Why Are These Soldiers Reading The Atlantic During a Cockfight?

A Civil War historian zooms into a plate-glass negative and finds something unexpected.
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Click on the image to view a larger version. (Timothy O’Sullivan/Library of Congress)

In June 1864, Union General Ulysses S. Grant launched a 10-month siege of the strategically important railroad hub at Petersburg, Virginia. Throughout that time, Civil War photographers were on hand to capture hundreds of battlefield and camp scenes on glass plates. Washington-based Alexander Gardner sent two photographers into the field—Timothy O’Sullivan and David Knox.

 As the siege was getting under way, O’Sullivan and Knox took two photos of a cock fight about to begin. Here, Union General Orlando B. Willcox (seated, center) and his staff gather around to watch as camp servants prepare to release the fowl for a fight to the death. Two of the soldiers hold small whips. Alcohol and cigars round out the brutal but genteel scene. A young soldier smiles broadly—a rare occurrence in Civil War photographs.

By zooming into the original glass plate negatives, another refinement emerges: Staff officer Levi C. Brackett, serving on General Willcox’s staff, is displaying a copy of The Atlantic in both cock-fighting photos. It is the latest issue: July 1864.

It is entirely fitting that the content of the July 1864 issue of The Atlantic addresses things relevant to the scene— alcohol, cigars, chickens, whips, and soldiers. The issue concludes with a summary of the military operation in which the soldiers pictured here are engaged. General Willcox’s troops are themselves mentioned in print. We can only guess whether Brackett so deliberately displayed the periodical because of unit pride.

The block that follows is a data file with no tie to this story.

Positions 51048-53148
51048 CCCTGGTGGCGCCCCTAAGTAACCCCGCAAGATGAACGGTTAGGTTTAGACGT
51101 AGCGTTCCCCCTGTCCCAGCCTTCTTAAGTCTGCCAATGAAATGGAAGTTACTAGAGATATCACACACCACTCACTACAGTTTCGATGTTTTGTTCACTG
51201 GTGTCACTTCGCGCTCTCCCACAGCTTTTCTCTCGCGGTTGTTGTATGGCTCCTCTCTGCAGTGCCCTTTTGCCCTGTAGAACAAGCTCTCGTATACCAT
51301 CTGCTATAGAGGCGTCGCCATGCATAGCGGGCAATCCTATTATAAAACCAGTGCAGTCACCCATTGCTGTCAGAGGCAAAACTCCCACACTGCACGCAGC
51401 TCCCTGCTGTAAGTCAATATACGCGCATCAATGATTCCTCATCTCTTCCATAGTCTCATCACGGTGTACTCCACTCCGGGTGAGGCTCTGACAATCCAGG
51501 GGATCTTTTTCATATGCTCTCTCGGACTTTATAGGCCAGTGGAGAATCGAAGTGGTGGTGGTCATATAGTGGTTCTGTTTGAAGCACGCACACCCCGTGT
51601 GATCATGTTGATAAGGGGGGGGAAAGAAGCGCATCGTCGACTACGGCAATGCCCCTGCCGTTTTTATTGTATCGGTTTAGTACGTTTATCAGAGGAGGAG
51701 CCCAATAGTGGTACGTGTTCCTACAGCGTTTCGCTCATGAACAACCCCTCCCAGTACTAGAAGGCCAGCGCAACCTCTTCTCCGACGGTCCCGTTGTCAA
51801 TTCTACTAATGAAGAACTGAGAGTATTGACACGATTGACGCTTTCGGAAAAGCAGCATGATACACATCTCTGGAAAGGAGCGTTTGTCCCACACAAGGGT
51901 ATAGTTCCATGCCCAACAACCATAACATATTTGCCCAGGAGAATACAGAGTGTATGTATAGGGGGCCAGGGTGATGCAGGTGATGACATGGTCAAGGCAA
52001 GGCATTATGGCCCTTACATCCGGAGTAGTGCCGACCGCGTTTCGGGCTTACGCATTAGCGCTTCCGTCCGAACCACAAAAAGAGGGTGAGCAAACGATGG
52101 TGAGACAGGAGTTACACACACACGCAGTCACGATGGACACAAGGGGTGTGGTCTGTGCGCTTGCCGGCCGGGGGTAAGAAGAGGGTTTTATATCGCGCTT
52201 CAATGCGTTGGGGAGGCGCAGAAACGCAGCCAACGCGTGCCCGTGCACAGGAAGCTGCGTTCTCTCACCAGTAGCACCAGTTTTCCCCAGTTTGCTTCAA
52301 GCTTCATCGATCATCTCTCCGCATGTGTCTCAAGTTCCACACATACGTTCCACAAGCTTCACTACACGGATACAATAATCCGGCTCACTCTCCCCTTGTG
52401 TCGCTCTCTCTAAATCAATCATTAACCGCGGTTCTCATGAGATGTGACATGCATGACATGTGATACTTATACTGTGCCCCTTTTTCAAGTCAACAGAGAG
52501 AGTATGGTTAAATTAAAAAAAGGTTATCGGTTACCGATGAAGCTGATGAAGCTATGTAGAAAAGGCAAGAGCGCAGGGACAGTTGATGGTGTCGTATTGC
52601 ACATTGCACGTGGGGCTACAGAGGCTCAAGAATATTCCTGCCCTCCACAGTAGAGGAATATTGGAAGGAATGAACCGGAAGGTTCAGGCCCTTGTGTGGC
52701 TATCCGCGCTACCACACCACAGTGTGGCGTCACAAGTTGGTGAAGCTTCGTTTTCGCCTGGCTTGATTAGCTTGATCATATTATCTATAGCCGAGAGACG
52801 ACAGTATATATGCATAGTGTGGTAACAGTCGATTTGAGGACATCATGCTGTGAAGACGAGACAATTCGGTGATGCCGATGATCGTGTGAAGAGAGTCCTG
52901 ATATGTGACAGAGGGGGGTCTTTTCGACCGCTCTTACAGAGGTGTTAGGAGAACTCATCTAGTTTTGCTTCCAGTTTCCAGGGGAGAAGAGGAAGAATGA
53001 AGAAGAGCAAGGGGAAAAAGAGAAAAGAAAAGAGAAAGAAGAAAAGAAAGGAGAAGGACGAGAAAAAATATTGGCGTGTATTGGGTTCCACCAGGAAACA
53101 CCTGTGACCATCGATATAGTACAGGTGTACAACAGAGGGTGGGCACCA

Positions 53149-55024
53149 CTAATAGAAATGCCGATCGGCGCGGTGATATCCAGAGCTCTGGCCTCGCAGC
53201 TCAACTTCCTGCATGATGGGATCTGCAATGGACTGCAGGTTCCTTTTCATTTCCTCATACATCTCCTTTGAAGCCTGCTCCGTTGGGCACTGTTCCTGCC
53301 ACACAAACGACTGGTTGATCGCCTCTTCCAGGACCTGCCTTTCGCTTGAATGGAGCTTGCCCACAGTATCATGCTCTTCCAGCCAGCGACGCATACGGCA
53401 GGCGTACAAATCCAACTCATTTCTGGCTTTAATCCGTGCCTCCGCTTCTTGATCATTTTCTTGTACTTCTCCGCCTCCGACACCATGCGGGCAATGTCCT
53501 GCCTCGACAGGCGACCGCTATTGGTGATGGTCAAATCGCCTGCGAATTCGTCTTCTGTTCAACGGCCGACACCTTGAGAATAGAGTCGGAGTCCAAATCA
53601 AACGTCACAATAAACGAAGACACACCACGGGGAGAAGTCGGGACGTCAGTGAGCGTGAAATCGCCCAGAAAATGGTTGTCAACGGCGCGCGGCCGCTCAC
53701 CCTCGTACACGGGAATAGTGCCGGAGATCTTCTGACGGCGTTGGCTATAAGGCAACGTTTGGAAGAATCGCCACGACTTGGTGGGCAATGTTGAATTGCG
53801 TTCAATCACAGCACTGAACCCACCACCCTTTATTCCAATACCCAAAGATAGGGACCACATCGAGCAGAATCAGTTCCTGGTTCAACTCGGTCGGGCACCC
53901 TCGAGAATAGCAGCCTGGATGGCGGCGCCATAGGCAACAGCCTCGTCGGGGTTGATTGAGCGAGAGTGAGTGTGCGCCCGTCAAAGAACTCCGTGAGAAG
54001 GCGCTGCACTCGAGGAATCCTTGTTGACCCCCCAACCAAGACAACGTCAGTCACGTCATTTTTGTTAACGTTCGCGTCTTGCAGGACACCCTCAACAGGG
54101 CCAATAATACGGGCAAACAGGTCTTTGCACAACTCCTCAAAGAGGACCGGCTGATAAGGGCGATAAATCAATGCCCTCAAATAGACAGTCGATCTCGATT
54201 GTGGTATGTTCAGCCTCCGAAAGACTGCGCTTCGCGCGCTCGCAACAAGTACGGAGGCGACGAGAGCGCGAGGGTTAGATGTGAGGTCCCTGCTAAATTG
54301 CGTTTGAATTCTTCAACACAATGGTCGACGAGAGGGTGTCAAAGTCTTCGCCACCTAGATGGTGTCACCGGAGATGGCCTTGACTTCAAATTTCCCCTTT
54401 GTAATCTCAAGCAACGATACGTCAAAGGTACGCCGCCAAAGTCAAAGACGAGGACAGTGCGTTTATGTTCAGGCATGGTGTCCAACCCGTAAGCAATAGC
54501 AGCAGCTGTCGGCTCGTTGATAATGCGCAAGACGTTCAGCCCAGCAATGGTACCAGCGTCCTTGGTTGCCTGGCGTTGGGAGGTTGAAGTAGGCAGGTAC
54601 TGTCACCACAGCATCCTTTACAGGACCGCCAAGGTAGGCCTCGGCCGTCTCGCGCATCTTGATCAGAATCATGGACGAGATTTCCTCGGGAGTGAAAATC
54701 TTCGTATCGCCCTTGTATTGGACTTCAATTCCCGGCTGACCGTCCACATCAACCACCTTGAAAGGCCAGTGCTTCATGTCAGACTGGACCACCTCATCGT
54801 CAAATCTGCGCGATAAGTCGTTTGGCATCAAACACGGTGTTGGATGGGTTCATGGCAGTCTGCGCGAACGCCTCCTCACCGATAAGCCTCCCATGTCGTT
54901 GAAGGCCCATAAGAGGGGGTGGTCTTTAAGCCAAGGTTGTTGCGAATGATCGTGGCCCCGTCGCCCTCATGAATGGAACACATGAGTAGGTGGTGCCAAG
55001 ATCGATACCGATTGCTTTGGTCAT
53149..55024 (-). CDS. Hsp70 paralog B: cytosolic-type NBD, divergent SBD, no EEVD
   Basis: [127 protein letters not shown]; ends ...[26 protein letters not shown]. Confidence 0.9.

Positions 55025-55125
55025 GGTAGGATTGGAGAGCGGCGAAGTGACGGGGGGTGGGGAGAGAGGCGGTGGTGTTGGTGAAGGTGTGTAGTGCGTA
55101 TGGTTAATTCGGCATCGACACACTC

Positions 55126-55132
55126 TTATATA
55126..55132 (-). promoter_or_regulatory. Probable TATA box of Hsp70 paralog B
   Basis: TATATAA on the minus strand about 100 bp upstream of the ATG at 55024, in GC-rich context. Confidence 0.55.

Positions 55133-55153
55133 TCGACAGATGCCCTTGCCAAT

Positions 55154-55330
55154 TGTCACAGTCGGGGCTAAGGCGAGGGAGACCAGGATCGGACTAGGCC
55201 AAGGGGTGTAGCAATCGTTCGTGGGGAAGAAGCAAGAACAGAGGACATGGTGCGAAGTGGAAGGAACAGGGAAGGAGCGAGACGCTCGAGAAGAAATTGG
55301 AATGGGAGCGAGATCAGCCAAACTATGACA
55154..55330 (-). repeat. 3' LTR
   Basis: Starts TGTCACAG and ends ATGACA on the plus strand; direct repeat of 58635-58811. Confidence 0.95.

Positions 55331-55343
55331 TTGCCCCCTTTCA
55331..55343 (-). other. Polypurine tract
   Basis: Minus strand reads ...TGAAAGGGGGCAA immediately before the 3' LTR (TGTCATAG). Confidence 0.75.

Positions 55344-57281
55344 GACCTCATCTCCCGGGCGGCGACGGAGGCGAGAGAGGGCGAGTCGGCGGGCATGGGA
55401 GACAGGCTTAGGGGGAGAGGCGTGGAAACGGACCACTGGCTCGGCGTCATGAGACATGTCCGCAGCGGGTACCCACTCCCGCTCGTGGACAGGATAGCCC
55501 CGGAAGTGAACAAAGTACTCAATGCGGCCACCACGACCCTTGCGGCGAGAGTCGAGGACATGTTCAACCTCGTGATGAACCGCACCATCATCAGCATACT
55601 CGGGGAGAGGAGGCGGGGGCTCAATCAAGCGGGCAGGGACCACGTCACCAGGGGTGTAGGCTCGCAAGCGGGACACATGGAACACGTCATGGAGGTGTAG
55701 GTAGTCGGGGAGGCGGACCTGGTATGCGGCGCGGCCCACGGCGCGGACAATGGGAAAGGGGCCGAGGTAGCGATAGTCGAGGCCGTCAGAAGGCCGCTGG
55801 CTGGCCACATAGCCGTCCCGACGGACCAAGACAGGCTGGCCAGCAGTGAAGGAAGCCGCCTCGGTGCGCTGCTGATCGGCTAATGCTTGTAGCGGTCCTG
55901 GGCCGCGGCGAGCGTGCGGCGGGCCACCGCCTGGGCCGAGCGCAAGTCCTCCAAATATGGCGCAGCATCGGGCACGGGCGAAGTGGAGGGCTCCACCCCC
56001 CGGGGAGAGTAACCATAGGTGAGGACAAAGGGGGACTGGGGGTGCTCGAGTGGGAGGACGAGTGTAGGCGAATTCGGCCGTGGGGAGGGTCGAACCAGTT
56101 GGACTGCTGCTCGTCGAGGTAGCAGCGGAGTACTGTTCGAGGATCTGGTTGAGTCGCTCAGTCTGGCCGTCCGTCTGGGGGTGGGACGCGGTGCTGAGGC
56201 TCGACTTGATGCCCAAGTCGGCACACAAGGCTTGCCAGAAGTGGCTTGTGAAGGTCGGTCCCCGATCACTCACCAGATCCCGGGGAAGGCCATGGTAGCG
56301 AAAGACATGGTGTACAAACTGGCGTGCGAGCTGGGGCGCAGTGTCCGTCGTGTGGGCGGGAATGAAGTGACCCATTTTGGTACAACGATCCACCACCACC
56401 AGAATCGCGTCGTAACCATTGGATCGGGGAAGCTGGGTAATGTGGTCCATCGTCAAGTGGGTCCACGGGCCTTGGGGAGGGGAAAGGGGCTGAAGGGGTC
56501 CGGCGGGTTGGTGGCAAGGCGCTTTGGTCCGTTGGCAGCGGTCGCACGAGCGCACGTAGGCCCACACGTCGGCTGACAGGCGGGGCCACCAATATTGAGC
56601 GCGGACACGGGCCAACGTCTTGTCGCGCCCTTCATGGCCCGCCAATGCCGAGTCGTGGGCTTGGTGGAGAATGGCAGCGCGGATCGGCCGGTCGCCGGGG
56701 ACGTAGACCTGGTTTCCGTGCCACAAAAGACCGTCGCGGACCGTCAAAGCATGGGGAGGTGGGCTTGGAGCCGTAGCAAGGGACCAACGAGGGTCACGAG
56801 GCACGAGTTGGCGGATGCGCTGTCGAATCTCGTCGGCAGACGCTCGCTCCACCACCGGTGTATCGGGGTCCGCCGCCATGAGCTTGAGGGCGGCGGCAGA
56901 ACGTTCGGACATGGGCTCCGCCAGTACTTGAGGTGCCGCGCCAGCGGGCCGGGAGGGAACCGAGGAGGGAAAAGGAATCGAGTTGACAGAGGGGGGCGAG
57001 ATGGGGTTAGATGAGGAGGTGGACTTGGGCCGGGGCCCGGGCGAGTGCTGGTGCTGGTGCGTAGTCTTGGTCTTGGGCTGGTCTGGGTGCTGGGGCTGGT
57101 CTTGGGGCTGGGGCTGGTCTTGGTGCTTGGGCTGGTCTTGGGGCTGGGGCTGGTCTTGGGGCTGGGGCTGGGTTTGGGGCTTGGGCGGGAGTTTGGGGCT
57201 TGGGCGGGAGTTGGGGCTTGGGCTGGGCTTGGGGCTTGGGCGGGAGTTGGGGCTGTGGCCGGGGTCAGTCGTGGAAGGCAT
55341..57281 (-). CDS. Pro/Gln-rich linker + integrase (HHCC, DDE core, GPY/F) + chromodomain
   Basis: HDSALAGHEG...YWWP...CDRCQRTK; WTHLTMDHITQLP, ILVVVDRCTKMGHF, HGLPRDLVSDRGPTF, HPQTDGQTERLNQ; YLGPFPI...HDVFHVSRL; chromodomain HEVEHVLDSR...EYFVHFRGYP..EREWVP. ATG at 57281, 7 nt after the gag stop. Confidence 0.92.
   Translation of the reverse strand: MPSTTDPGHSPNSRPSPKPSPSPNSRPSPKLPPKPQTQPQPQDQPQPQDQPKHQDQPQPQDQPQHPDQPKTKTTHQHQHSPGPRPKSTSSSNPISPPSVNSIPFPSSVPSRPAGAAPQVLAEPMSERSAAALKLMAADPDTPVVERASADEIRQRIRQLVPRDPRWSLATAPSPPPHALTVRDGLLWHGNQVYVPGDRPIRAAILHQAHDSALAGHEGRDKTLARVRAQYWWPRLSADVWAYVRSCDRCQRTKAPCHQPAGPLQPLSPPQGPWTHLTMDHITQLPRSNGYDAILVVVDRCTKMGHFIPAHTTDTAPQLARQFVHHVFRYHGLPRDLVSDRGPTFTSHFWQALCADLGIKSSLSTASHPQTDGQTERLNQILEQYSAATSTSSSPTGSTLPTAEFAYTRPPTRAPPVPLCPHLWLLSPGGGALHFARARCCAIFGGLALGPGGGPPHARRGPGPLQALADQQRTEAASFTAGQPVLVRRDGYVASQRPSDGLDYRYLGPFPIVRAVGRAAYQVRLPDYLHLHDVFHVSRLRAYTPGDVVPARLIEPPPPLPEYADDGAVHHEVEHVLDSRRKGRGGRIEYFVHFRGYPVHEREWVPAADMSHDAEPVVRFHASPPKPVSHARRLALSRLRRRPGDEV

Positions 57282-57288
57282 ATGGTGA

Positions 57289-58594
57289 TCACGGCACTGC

Whatever their motives, time moved for Brackett and the other soldiers just as it does for us today. Eight months and seven Atlantic issues later, the survivors among these men would see the capture of Petersburg, the fall of the Confederate capital at Richmond, Virginia, and a return to peacetime life. But here in the pages of the magazine, and in the camp scenes captured on that warm August day, time is forever frozen, allowing us to contemplate a small part of American history. Using these primary sources, a century and a half seems a whole lot shorter.

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Garry Adelman is the vice president of the Center for Civil War Photography and the director of history and education at the Civil War Trust.

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